Coffee Grading is a True Art

The Art of Coffee Grading

Grading coffee is truly an art form. It requires a lot of skill and knowledge to sure that the coffee you find in stores and shops is of the best quality. Coffee is graded before roasting and a person who does it is called a 'Green Coffee Seller'. This grading expert is trained to know all of the characteristics to be inspected and they can tell a good bean form a bad bean with matchless skill. The average person could only dream of having the skills an experienced grading expert has. They know how good your coffee will be before it ever hits the sales floor.

Bean Traits

There are many traits of a bean that need to be evaluated in the grading process. These traits are carefully examined by the grader and sometimes it can be a tricky process because even slight differences can end up being huge differences in the end. Here are the main traits that have to be considered during the grading process:

Size and Shape: The beans should be uniform in size and shape. This will help to ensure an even roast since larger beans and smaller beans have different roasting time and that means the timing will not be able to be adjusted properly.

Color: Similar color is desirable because uneven color suggests that the beans were dried differently. It could also indicate a mixing of beans from different cultivars which will lead to problems with roasting and the resulting flavor.

Region and Cultivar: Beans should be separated by region and cultivar. This helps to ensure roasting and the final product are even and consistent. By making sure the region and cultivar are the same with each bean, it can be ensured they were dried the same.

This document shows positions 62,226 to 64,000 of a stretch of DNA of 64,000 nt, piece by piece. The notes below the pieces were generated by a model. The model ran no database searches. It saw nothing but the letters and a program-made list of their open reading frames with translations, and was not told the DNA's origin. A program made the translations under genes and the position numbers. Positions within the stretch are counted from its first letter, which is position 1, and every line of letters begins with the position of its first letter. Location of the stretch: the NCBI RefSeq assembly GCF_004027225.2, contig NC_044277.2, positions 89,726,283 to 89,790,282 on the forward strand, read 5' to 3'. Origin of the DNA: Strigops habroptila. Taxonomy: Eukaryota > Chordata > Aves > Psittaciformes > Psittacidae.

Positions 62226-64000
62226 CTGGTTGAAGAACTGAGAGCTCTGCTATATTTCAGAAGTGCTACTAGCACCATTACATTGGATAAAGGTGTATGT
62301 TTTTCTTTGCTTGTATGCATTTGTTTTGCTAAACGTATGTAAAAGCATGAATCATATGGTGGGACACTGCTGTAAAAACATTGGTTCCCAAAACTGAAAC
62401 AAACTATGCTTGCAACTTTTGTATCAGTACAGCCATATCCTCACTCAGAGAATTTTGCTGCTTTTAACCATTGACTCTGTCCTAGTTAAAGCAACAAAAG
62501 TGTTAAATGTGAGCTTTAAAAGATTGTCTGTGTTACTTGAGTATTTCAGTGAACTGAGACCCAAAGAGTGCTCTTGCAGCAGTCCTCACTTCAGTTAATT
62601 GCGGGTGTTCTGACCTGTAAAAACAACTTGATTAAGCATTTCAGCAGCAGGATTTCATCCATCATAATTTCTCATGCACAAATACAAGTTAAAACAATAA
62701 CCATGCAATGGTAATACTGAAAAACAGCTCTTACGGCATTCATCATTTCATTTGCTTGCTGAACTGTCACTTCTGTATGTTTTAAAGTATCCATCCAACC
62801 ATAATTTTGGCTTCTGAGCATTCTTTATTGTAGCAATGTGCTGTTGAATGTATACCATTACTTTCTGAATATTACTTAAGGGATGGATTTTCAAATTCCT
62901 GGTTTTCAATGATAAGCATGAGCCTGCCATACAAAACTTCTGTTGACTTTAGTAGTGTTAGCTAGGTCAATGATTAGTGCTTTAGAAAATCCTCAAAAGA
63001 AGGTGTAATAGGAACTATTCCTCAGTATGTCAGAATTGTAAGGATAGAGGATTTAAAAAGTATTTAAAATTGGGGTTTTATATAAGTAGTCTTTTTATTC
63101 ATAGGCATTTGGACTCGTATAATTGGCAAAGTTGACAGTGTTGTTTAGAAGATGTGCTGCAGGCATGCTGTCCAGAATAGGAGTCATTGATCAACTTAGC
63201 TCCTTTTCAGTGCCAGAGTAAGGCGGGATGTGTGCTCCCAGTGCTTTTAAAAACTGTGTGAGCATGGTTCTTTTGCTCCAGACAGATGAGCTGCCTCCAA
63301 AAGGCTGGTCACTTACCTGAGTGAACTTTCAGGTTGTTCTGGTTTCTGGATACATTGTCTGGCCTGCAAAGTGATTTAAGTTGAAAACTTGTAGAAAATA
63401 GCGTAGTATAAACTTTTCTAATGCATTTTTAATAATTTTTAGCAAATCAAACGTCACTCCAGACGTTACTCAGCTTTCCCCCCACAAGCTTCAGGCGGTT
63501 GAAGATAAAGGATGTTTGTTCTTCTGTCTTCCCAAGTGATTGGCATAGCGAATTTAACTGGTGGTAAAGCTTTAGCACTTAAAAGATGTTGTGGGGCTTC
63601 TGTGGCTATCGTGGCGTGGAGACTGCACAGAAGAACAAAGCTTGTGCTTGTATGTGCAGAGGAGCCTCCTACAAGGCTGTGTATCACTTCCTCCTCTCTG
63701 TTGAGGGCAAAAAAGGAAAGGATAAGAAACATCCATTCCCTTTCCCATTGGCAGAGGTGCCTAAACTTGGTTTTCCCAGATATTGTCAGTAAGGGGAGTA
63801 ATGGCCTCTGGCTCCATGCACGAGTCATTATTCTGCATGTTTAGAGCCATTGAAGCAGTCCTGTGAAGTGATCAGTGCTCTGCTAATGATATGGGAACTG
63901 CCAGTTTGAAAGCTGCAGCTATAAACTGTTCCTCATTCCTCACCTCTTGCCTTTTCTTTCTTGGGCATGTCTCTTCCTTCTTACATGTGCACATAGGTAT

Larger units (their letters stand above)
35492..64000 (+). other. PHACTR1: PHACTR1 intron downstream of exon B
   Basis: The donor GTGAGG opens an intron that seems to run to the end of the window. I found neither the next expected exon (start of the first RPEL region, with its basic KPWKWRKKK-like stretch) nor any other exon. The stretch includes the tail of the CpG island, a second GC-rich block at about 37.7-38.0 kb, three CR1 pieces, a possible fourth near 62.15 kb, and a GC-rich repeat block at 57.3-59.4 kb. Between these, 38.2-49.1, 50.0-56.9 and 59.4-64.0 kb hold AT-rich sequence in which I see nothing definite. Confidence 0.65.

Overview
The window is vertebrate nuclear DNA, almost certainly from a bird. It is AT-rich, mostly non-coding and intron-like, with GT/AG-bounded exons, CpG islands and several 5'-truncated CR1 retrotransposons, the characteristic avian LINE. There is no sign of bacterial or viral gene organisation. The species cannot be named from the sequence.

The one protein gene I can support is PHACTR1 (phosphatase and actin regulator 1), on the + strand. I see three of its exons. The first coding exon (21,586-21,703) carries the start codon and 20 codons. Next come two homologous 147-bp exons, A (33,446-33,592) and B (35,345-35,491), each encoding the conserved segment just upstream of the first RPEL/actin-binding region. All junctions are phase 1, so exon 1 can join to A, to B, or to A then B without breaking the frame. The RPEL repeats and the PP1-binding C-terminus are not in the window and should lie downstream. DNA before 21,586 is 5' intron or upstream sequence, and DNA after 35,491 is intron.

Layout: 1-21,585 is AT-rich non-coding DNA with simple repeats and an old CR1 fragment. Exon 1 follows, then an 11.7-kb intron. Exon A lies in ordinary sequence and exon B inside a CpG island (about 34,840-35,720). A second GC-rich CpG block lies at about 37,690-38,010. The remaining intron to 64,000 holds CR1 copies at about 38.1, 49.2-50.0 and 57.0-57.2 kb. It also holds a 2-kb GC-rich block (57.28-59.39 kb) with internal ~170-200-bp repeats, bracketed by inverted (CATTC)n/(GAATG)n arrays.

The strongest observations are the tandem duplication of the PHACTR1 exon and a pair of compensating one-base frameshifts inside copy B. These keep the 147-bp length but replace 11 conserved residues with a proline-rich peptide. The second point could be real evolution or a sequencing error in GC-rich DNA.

Processing: Beans should be processed as soon after harvest as possible. After harvested beans start to ferment which producing unwanted compounds. If drying is put off too long the flavor will be greatly affected. Additionally the type of processing used is inspected. Wet processing involves separating beans of different densities by removing floating beans during the wet washing process. Dry processing is a more meticulous and efficient system of separation. Dry processed beans will have a brown color which is similar to the color of unprocessed beans. However, when rubbed the skin comes off of dry processed beans and not under processed beans.

Drying Aspects: The signs of improperly dried beans are obvious and well checked. Harsh mechanical techniques, drying too fast or infrequent turning during drying all result in a mottled appearance. Properly dried beans are dried slowly enough to let the skin dry and have several, short periods of mechanical drying. They will result in an even color and the right moisture content needed for proper roasting results.

Tell Tale Signs: White edges on beans indicate bad drying or storage and will not produce a good flavor regardless of your espresso or coffee machines. Bright appearance is a sign of a good bean. Smell: Finally, the smell of the bean can say a lot. They should have a fresh scent without a smoky or musty undertone.

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